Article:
• huffington post logo feature
    Excerpt from The Huffington Post -- "'This suggests that we may be able to boost our own levels of motivation and performance by either forming rivalries or harnessing the ones we already have,' study researcher Gavin Kilduff, of NYU's Stern School of Business, said in a statement. 'It might also get us to think about whether other individuals in our lives may view us as their rivals.'"
  • barrons logo feature
    Excerpt from Barron's -- "SMAs tend to be smaller than public funds -- $152 million being the median SMA size in the study -- allowing their managers to remain nimble when trading. They also have fewer, more sophisticated, and wealthier clientele. 'The median number of investors in our sample of separate accounts is 12, and they're large ones,' says Martin Gruber, who co-authored the study with Edwin Elton and Christopher Blake. 'So money managers are dealing with each customer on a more personalized basis. If investors are going to withdraw money, the manager can do a lot of planning with them in advance and change his positions in their portfolios accordingly.'"
  • bloomberg businessweek logo feature
    Excerpt from Bloomberg Businessweek -- "Securing a foothold in a few major cities could help ease Uber’s way in places that are trying to shut it down. And the company’s public political battles may turn out to be useful in attracting new customers and supporters. In the end, argues Arun Sundararajan, a professor at New York University’s Stern School of Business, 'The more they sort of popularize themselves, the stronger their argument becomes.'"
  • huffington post logo feature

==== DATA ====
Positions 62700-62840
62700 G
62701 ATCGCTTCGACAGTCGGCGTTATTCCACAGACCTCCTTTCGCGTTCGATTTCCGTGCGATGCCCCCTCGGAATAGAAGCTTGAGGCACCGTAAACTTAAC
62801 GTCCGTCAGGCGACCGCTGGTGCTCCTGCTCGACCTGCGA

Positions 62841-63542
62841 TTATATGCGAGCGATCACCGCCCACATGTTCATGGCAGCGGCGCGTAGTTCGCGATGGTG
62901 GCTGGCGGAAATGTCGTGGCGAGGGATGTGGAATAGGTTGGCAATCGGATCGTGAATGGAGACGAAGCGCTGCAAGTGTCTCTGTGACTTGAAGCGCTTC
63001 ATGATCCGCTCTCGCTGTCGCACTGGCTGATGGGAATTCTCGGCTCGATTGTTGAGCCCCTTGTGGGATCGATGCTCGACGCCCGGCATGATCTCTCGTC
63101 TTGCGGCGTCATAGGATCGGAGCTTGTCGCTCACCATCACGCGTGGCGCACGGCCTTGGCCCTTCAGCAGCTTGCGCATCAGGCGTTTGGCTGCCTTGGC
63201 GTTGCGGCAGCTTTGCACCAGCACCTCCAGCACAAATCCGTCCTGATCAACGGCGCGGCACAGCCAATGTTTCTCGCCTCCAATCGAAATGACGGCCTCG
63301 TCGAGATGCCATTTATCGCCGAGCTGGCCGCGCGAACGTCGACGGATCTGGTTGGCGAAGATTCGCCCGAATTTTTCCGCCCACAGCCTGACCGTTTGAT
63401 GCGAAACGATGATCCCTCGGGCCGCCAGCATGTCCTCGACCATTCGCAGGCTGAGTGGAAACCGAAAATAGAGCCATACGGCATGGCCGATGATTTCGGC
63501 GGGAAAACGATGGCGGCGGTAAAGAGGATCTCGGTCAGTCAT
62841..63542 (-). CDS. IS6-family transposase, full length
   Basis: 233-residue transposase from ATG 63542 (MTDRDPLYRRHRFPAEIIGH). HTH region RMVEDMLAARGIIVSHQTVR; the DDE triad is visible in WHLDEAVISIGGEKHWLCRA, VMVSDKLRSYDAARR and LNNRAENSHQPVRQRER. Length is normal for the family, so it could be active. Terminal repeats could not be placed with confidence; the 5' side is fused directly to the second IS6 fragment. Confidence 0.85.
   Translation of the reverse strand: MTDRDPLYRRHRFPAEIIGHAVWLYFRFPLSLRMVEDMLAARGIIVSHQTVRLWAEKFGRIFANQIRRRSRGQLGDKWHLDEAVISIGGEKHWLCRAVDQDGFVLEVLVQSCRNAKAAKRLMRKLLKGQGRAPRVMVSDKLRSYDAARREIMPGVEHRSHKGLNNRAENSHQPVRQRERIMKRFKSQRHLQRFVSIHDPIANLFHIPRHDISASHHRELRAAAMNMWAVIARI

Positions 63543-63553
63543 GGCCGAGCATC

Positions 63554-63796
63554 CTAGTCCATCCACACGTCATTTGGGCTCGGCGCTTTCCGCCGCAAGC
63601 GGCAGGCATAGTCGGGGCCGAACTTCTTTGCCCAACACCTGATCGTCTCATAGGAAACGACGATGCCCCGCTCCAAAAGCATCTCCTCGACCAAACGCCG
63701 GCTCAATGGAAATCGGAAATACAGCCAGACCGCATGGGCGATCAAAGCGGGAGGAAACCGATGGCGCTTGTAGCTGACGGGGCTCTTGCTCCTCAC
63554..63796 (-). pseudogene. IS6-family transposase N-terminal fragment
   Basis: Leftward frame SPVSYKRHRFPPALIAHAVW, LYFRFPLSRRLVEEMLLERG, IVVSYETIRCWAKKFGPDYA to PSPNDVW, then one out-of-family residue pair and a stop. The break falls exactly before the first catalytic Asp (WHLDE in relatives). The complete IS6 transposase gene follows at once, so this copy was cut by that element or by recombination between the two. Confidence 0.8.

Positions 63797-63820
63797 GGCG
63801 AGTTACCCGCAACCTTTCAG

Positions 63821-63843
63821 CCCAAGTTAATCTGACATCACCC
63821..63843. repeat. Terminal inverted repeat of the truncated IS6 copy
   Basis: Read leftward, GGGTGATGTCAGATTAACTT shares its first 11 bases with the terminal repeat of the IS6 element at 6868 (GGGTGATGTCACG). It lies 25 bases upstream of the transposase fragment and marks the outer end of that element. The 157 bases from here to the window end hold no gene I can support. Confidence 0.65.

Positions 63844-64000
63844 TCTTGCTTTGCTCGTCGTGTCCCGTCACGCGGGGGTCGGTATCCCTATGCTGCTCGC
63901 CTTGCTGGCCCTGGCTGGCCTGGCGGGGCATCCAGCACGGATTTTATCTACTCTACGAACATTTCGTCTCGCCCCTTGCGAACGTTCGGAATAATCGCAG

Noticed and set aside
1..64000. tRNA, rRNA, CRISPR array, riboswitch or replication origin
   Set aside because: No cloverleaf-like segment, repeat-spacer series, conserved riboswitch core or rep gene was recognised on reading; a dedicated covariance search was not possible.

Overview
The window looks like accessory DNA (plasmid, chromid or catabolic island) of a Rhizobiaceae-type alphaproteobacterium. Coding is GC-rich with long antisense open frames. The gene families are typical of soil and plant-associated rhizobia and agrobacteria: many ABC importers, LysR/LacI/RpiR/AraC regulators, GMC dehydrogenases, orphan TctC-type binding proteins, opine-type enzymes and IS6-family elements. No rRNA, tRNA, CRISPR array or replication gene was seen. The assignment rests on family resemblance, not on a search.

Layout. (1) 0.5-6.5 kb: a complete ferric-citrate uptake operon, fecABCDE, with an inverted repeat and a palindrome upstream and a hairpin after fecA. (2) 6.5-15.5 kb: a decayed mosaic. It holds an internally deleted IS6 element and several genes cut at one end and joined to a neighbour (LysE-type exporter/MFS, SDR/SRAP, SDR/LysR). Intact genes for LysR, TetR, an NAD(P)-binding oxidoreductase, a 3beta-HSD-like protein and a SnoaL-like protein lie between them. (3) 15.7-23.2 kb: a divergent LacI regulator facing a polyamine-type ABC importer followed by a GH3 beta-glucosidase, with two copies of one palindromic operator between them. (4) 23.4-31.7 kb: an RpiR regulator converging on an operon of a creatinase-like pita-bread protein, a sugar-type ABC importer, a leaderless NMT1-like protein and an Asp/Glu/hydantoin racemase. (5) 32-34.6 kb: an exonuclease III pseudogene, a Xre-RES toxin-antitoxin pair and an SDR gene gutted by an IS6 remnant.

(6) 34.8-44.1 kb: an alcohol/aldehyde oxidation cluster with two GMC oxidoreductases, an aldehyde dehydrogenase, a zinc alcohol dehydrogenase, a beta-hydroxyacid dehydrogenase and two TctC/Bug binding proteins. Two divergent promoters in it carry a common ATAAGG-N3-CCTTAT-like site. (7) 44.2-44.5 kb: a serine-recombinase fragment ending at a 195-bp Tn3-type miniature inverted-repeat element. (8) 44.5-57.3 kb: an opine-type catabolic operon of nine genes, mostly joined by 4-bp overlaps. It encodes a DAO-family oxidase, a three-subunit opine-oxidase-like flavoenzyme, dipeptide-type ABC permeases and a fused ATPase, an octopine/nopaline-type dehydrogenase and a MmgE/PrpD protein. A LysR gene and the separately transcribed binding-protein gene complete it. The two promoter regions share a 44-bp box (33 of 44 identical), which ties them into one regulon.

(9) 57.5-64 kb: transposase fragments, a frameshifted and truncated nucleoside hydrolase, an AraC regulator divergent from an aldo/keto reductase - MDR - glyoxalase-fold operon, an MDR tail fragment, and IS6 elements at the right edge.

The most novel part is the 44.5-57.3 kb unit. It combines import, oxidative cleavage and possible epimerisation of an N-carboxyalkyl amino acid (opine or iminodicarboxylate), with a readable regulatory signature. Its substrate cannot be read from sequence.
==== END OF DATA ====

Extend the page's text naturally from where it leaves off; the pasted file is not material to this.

Excerpt from The Huffington Post -- "Political ideology plays a role in shopping behavior, according to Vishal Singh, a marketing professor at NYU’s Stern School of Business who has studied the topic. Singh’s research shows that conservatives are more likely to pick more established name brands over generics and are slower to adopt new products. They also tend to favor domestic over foreign beers. These trends are consistent with attitudes associated with conservatism, such as being skeptical of new experiences, Singh said."
  • npr logo feature
    Excerpt from NPR -- "I think what's striking about this particular wave of changes that we're seeing... is that they're affecting familiar services that we're used to and familiar real-world asset-based services: point-to-point accommodations, short-term transportation, dining, probably, in the future, healthcare and energy, and I'm struck by the characterization of these platforms as being equivalent to a scam because I sort of see them as... important future engines of economic growth."
  • npr logo feature
    Excerpt from NPR -- "'The idea that things are built on top of government infrastructure or are taking advantage of public resources for profit isn't anything new,' he says. 'A lot of the capitalist economy is built on government infrastructure.' Telephone carriers and private garages build their businesses on top of public resources. If a mobile app can efficiently transfer something as small as a parking spot, Sundararajan says, that's innovation."
  • The New York Times
    Excerpt from The New York Times -- "The increase could also be the result of interest in the auction itself, said David L. Yermack, a professor at New York University’s Stern School of Business. 'Just the fact that there was such broad demand would tend to push up the value of Bitcoin,' he said."


Contact NYU Stern Public Affairs

If you're a member of the press, please contact Stern’s Office of Public Affairs at:

Phone: 212-998-0670
Fax: 212-995-4950
Email: paffairs@stern.nyu.edu

Or contact us directly:

Joanne Hvala, Associate Dean
(212) 998-0995; jhvala@stern.nyu.edu

Jessica Neville, Executive Director
(416) 516-7677; jneville@stern.nyu.edu

Rika Nazem, Director
(212) 998-0678; rnazem@stern.nyu.edu

Carolyn Ritter, Senior Associate Director
(212) 998-0624; critter@stern.nyu.edu

Anna Christensen, Associate Director
(212) 998-0561; achriste@stern.nyu.edu

Follow us on Twitter @NYUStern